For proof of this, look around the C-suite. When these executives gather around the conference table, they share a respect born of rigorous professional educations. While they all have specialties, they speak about them in a common language - the language of business. They are paid more than we are because they worked very hard to possess what is valued in business today. In contrast, many PR executives have a liberal arts degree, very little training in any real business discipline, and wouldn't know how to read - much less understand -- a reasonably complex financial statement. I believe that our desire to ascend to greater heights of credibility and respect does indeed depend on that very skill and others like it.

Most business executives see PR executives as talkers, not doers. We're seen like the scribes and minstrels of old, recording and extolling the heroic deeds of others while putting precious little of our own skin in the game. Most PR pros have never actually run a business and have no firsthand concept of the pressures, fears, glories, and soul-searing judgments that go with such a role.

Yet we purport to represent CEOs whose decisions, emotions, and motives most of us do not even begin to truly comprehend or appreciate. Most of us do very little - if anything - during our career to correct this deficiency. Is it because many of us - our brave rhetoric aside - are really more comfortable as one of Theodore Roosevelt's "cold and timid souls" escaping accountability in the back of the room? Do we have the guts and fortitude to do what is necessary to earn a leading role in the Great Game?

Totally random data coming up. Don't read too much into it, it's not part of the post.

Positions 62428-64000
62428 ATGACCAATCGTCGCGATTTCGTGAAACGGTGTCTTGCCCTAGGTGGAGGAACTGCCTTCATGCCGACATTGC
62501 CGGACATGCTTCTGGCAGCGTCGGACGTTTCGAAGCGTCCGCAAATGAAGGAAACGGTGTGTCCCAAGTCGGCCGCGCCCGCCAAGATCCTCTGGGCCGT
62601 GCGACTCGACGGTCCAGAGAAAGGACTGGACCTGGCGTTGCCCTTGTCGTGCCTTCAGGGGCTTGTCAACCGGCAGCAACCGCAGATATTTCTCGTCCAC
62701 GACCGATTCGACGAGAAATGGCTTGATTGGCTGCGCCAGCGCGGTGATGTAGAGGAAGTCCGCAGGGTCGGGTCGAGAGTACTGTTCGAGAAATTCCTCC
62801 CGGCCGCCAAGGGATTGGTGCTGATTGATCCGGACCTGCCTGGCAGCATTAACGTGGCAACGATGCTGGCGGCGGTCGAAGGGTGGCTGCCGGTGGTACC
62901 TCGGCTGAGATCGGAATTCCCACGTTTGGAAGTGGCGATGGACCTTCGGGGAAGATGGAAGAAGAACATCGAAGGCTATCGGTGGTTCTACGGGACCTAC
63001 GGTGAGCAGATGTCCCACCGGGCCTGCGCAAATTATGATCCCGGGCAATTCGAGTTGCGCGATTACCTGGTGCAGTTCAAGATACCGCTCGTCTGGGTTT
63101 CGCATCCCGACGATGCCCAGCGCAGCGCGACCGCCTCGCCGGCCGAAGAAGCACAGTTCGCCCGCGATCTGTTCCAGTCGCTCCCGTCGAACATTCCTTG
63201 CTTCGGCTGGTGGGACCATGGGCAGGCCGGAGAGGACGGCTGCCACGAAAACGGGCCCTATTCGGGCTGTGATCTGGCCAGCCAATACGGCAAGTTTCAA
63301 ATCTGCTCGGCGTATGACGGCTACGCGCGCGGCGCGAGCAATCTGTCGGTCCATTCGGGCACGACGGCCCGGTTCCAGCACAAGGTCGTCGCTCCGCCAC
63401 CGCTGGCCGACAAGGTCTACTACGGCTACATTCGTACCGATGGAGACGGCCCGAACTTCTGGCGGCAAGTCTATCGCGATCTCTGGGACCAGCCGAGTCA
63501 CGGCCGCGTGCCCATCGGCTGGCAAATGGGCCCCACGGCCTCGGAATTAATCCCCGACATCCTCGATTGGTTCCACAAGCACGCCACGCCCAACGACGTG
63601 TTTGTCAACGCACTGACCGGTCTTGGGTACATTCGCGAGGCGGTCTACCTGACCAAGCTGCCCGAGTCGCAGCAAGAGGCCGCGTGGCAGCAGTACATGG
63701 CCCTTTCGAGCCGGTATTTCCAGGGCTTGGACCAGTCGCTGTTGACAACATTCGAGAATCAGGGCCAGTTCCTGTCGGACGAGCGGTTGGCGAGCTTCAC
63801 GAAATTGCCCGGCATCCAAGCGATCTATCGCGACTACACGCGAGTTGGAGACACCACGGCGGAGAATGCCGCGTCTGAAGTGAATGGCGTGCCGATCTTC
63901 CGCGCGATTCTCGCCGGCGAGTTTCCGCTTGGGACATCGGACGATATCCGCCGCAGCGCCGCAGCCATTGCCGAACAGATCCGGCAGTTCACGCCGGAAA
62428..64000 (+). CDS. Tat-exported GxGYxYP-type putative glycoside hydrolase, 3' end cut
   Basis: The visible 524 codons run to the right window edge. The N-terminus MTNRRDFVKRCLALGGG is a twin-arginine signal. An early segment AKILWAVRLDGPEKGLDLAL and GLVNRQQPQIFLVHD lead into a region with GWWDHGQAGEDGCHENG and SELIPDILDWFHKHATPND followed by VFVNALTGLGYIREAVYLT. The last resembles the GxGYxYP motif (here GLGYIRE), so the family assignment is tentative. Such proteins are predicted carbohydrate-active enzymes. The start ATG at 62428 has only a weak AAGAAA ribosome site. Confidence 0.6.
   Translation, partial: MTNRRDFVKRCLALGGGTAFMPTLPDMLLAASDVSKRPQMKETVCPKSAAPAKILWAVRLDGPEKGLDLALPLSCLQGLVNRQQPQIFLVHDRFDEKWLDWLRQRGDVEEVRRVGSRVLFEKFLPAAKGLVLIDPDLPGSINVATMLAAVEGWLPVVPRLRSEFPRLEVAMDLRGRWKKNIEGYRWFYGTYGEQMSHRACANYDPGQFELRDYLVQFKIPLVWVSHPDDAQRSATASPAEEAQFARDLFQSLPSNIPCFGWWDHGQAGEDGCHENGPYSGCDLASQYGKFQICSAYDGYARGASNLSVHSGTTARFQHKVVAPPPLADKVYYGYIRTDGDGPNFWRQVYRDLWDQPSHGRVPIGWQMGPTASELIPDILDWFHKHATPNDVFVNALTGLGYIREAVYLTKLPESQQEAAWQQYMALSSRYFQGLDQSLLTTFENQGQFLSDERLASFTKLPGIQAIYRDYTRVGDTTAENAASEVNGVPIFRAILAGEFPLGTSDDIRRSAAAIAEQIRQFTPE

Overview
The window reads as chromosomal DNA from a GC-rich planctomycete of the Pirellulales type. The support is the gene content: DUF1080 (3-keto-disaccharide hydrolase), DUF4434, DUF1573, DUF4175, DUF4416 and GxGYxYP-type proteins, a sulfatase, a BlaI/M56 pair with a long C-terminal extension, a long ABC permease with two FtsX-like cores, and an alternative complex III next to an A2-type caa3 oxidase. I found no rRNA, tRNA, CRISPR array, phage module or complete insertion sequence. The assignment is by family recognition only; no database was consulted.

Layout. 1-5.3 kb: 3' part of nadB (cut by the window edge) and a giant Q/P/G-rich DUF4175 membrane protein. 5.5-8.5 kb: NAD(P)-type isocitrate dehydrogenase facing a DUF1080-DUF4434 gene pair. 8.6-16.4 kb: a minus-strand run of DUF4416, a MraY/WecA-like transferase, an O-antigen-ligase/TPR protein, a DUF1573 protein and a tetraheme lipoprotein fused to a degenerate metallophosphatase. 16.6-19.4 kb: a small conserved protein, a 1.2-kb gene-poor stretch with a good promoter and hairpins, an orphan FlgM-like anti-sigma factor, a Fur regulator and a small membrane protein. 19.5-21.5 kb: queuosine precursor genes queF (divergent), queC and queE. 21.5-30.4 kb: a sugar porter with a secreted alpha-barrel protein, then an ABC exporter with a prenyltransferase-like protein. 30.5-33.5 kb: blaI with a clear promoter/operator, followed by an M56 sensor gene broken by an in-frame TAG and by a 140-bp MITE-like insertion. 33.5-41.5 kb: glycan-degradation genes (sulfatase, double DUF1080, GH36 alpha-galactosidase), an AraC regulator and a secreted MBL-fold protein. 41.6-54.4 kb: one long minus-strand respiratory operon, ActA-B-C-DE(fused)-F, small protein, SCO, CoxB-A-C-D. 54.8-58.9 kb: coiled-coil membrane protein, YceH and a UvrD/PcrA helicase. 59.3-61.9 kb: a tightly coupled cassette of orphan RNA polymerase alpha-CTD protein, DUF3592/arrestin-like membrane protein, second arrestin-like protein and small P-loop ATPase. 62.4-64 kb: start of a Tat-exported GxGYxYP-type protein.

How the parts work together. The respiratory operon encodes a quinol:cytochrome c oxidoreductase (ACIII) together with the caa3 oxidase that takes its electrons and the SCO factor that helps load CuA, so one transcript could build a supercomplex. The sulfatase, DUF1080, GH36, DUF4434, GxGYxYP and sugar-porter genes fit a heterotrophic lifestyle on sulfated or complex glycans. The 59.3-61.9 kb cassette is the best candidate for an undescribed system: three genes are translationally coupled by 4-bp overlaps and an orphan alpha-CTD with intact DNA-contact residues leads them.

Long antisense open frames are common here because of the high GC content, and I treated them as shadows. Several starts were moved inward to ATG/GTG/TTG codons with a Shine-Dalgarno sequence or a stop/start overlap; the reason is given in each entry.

Business executives intuitively sense this dichotomy. A famous CEO with whom I once worked observed that many PR executives expect access without scrutiny, authority without accountability, credit without proof of performance, and compensation without justification.

Most business executives feel that PR wants to avoid real measurement.
In business, performance is measured, measured, and measured again. The corporate earnings report is an unforgiving metric against which business executives live or die. Did they grow market share? Did sales increase? Did EPS sag? Did they fail to control their costs? Did R&D deliver on time? Were the customers satisfied?

The answers are typically concrete, particularly when stacked against our comparatively squishy Reach, Tonality, Share of Voice, and Message Reflection metrics. Not only are these metrics fairly uninteresting to most business executives, but we also typically can't show any connection between what we're measuring and what the business really cares about.

Ask any business person about this, and they'll tell you that if the benefit can't be measured, it isn't real. Regardless of how much they intuitively believe in PR's value, it's not hard to understand their concerns about PR's ROI.

In the end, I submit that we cannot continue to delude ourselves that this is all about a bunch of business Neanderthals that "just don't appreciate what we do." Our failure to be businesspeople first and communicators second is why so many of us still peer through a glass darkly at the seat that should be ours, sitting vacant and lonely at the center of power and influence.

Mark Stouse is the global communications leader at BMC Software.